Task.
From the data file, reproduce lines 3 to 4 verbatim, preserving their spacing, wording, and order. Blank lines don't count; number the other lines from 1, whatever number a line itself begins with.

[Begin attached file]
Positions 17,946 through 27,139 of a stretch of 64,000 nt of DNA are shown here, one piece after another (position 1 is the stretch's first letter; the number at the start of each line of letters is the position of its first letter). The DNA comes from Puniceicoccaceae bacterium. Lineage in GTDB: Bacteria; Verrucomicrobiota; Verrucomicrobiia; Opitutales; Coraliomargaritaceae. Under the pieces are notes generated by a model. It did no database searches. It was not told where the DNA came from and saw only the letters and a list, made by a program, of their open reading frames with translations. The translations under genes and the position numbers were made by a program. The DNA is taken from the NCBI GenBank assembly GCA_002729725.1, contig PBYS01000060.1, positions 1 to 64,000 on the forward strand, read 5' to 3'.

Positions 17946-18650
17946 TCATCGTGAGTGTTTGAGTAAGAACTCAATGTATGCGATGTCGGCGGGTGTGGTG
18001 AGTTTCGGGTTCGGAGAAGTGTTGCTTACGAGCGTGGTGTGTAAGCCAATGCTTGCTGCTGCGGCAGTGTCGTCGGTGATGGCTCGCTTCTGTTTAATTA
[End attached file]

17946 TCATCGTGAGTGTTTGAGTAAGAACTCAATGTATGCGATGTCGGCGGGTGTGGTG
18001 AGTTTCGGGTTCGGAGAAGTGTTGCTTACGAGCGTGGTGTGTAAGCCAATGCTTGCTGCTGCGGCAGTGTCGTCGGTGATGGCTCGCTTCTGTTTAATTA